More than half of children in war-torn Syria are missing out on education, the UN children’s agency UNICEF said Sunday, with a third of schools in ruins or commandeered by fighters. The figures are a sharp rise from previous estimates when UNICEF said a third of Syrian children were out of school.
Inside Syria, there are over 2.4 million children out of school; nearly 40 per cent are girls. This number has likely increased in 2020 due to the impact of the COVID-19 pandemic which exacerbated the disruption to education in Syria. One in three schools inside Syria can no longer be used because they were destroyed damaged or is being used for military purposes. Children who are able to attend school often learn in overcrowded classrooms and in buildings with insufficient water and sanitation facilities, electricity, heating or ventilation.
“After almost ten years of war in Syria, more than half of children continue to be deprived of education,” UNICEF said in a statement, estimating there are over 2.4 million children out of school inside the country. “This number has likely increased in 2020 due to the impact of the Covid-19 pandemic, which exacerbated the disruption to education in Syria,” said Ted Chaiban, UNICEF’s chief for the Middle East and North Africa, alongside Syria crisis boss Muhannad Hadi, in a joint statement.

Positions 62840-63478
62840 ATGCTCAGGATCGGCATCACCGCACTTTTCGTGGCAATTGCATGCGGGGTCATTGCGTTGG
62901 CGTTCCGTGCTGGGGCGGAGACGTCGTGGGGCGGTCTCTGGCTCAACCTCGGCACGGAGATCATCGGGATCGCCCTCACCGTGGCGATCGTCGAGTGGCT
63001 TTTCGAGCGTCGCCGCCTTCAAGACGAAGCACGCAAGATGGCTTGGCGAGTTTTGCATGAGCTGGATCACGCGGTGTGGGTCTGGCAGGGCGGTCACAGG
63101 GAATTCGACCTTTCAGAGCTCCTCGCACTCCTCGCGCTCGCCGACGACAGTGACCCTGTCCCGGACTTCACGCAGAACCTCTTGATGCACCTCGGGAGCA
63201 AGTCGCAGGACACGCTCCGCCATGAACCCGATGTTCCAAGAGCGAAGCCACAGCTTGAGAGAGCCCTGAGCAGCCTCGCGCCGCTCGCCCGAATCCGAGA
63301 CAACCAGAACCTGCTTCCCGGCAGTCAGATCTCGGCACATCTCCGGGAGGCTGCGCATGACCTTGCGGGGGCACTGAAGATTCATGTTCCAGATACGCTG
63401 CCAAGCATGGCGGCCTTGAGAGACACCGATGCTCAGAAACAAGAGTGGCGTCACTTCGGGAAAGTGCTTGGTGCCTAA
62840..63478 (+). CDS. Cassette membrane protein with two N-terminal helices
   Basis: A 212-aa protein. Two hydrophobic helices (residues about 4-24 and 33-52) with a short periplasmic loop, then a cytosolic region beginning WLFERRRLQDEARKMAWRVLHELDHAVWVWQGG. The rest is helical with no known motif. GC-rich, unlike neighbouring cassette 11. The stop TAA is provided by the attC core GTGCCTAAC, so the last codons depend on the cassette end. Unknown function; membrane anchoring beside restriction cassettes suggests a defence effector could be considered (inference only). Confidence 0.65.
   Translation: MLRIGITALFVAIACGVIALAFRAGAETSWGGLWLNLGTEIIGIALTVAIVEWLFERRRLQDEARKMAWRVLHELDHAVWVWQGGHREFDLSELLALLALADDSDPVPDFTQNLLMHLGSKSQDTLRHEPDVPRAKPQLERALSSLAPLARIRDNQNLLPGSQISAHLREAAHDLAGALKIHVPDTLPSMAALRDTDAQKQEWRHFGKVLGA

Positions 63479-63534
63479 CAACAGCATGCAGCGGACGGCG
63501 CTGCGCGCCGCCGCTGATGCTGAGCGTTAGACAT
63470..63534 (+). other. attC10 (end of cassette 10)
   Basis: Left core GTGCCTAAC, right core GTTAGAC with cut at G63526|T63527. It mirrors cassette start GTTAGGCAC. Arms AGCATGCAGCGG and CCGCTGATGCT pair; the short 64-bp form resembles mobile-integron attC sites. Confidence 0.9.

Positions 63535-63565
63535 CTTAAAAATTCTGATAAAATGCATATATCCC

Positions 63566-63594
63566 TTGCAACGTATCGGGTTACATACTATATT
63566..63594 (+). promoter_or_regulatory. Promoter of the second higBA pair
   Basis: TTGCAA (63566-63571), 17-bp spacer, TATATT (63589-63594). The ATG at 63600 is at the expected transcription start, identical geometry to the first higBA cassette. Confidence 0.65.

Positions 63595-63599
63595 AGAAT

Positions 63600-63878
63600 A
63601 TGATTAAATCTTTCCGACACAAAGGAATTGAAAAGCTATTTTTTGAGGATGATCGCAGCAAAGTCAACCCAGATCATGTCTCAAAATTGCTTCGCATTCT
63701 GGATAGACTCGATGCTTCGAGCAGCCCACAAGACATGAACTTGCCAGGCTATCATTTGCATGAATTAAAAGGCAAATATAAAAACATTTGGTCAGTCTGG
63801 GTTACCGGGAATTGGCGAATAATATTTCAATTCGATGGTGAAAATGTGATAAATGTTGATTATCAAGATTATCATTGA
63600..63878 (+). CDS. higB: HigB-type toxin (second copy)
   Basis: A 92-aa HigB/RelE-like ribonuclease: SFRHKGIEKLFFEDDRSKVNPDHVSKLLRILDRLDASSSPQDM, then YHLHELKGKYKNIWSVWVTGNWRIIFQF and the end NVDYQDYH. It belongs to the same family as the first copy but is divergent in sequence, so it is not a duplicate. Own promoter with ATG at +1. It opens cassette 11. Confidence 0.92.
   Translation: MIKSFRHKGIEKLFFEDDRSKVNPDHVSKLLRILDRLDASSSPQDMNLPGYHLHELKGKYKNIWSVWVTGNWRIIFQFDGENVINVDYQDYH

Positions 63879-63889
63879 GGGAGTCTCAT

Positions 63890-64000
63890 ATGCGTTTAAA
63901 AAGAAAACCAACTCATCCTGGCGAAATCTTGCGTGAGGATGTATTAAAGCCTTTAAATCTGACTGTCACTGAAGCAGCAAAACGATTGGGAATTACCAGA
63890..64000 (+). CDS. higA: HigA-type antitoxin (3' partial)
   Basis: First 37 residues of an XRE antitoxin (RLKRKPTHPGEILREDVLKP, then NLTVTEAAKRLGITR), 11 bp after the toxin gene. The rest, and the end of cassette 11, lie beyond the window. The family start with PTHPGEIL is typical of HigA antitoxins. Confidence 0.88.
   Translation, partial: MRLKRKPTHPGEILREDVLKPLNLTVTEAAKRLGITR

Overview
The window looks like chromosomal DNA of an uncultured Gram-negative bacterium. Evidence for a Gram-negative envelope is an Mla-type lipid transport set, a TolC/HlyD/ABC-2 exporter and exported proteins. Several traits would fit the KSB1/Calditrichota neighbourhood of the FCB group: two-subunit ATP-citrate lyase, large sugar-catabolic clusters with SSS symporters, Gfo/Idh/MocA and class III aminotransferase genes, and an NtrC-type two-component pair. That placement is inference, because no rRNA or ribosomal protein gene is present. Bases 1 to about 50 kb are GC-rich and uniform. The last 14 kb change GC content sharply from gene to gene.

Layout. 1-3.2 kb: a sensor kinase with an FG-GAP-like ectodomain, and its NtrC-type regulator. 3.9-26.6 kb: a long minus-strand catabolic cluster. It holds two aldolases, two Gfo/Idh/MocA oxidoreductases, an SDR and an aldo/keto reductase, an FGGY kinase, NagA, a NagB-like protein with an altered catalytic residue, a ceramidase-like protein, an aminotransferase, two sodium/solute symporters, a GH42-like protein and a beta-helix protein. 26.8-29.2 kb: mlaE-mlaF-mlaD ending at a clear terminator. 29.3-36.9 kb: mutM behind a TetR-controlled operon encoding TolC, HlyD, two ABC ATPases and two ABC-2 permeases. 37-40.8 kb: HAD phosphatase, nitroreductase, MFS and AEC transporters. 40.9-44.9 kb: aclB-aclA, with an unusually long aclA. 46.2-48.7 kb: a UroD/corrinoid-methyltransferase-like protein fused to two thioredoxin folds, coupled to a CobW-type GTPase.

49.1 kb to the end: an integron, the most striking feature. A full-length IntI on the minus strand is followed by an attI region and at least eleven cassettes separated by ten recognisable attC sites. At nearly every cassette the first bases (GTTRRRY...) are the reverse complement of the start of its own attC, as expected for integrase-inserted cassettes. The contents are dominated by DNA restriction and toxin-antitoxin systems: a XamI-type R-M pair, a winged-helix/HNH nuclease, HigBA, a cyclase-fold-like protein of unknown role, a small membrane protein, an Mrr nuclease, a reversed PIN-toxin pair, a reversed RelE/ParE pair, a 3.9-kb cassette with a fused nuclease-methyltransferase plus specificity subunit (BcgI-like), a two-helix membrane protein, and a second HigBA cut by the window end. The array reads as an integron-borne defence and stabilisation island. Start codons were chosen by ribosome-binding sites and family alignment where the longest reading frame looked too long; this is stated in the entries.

The UN is able to confirm nearly 700 attacks on education facilities and personnel in Syria since the verification of grave violations against children began. Last year, 52 attacks were confirmed. While the war continues, education remains the beacon for millions of children. It is a right that should be protected and persevered.
Syria’s civil war erupted in 2011 after the violent repression of protests, quickly spiralling into a complex conflict that pulled in numerous actors, including jihadist groups and foreign powers. Over 387,000 people have been killed, and more than half of Syria’s pre-war population of 20 million have been forced to flee their homes. “One in three schools inside Syria can no longer be used because they were destroyed, damaged or are being used for military purposes,” the statement added.